DILI, East Timor — Gangs burned half a dozen buildings near the airport in East Timor’s capital Sunday as residents pleaded for a permanent police presence in their neighborhoods to stop the violence.
Australian Defense Minister Brendan Nelson urged Asian and Pacific countries not to allow East Timor to become a failed state, warning it could turn into a haven for terrorists and criminals.
“It’s in all of our interests to see that we do not have failed states in our region,” Nelson said at a regional security conference in Singapore. “We cannot afford to have Timor-Leste (East Timor) become one of those, and in doing so become a haven, perhaps, for transnational crime, for terrorism, and indeed humanitarian disasters and injustice.”
Gang violence, looting and arson has killed at least 30 people and forced tens of thousands to flee their homes, many of them sheltering in squalid camps in Dili. The mayhem started with the dismissal of 600 soldiers in March, which led to clashes between disgruntled and loyalist troops and a breakdown in security.
Violence — the worst since East Timor’s break from Indonesia in 1999 — has dwindled since the arrival of 2,000 Australian, New Zealand and Malaysian troops more than a week ago. But the latest attacks exposed the limits on what the foreign peacekeepers can do.
Malaysian soldiers kicked down doors near a bridge in the search for suspects who tried to set fire to a building. Minutes after the troops left, a gang set fire to an adjacent row of houses. Fire spread to power lines and a tree, and armored personnel carriers rumbled back.
Men smashed the door and windows of a house with rocks and clubs as an Australian military vehicle stopped a few meters away, a soldier perched in the turret. No arrests were made.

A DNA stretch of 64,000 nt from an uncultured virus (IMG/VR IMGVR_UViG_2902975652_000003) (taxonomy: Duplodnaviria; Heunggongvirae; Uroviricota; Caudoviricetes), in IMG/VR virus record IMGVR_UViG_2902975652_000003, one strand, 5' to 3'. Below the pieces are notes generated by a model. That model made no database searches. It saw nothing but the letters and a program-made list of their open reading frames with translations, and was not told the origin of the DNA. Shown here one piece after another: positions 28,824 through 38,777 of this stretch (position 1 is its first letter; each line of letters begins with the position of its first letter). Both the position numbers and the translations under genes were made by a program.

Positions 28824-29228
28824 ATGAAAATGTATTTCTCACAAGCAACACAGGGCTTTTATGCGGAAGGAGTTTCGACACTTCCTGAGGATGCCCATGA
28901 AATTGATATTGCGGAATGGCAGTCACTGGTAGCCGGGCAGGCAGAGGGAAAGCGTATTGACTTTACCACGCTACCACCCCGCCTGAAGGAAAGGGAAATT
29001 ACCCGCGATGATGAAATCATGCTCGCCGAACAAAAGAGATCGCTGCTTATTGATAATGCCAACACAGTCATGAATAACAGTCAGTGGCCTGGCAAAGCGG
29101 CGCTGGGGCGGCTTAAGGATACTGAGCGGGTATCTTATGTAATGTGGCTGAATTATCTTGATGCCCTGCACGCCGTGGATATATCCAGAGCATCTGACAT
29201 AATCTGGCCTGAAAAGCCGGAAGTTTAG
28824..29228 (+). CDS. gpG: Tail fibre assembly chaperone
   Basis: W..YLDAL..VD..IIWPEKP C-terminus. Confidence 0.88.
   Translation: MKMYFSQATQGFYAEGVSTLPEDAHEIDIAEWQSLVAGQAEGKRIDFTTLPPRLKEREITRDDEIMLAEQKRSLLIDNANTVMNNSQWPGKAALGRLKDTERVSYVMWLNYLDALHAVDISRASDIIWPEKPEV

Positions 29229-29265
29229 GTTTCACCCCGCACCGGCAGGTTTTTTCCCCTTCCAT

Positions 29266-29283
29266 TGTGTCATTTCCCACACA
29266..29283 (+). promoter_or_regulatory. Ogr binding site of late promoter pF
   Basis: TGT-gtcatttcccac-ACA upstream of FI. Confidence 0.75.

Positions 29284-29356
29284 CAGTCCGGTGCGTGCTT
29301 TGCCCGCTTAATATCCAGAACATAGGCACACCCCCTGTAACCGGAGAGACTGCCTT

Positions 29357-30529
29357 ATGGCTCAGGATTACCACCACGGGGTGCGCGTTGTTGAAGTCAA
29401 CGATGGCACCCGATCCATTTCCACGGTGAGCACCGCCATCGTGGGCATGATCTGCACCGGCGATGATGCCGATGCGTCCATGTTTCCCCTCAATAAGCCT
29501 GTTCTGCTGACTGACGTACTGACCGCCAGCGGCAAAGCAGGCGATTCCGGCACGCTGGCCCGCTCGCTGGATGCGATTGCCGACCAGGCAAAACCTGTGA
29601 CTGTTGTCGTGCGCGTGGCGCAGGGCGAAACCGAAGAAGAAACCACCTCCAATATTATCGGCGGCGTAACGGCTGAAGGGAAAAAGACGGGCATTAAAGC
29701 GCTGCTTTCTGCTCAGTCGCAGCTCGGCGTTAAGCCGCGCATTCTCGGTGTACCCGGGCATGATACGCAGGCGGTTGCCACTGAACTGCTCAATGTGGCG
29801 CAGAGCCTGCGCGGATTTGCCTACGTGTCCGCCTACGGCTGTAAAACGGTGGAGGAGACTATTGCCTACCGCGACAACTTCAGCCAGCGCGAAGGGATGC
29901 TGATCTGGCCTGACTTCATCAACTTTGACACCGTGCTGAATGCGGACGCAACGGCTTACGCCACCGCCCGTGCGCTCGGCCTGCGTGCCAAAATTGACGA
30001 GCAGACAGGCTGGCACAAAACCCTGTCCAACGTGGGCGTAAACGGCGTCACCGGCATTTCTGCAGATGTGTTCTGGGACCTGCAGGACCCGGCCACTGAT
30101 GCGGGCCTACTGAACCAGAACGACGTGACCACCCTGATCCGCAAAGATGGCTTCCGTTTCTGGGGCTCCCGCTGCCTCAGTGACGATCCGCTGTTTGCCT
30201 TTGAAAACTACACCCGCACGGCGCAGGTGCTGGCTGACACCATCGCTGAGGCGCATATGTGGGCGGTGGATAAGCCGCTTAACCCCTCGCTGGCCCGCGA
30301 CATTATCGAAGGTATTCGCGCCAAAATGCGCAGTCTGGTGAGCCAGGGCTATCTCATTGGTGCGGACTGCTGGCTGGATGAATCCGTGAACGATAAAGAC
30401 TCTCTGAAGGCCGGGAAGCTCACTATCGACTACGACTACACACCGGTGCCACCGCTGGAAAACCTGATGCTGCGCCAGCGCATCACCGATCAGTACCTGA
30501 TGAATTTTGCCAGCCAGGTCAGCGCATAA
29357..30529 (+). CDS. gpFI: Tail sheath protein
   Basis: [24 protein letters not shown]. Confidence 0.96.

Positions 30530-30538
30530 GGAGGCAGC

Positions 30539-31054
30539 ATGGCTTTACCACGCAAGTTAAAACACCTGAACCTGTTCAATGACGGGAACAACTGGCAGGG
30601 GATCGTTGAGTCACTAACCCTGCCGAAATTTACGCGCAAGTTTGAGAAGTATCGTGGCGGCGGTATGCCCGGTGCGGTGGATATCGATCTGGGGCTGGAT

Desperate for police
Peacekeepers have confiscated hundreds of weapons, and have temporarily arrested gang members. But they have refrained from firing their weapons and have often driven past scenes of looting or vandalism. While the restraint might avoid inflaming anger on the streets, it is a source of frustration for East Timorese desperate for an effective police force.
“If they come, it’s OK,” resident Zeca Godinho said of the peacekeepers as a building burned nearby. “But then they leave, and it starts again.”
Godinho, who owns eight trucks and runs a transport business that is now stalled by the unrest, said his family was living with other displaced people on the grounds of the airport. But he planned to stay at home to protect it against arsonists.
East Timor’s police force is in disarray, confined to barracks because it was one of the factions involved in fighting. There is no immediate way to process defendants because the court system is not operating, and a mob sacked the attorney-general’s office last week.
More foreign troops coming
In addition to the foreign troops, some Australian and Portuguese police are already in East Timor and more are on the way.
Australian Foreign Minister Alexander Downer said 35 Australian police, 250 from Malaysia, 120 from Portugal and some from New Zealand would soon arrive. He has said the police should be overseen by the United Nations, which led a nation-building program in East Timor until it declared independence in 2002.
“There’ll be quite a strong police presence,” Downer told Australia’s Seven Network on Sunday.
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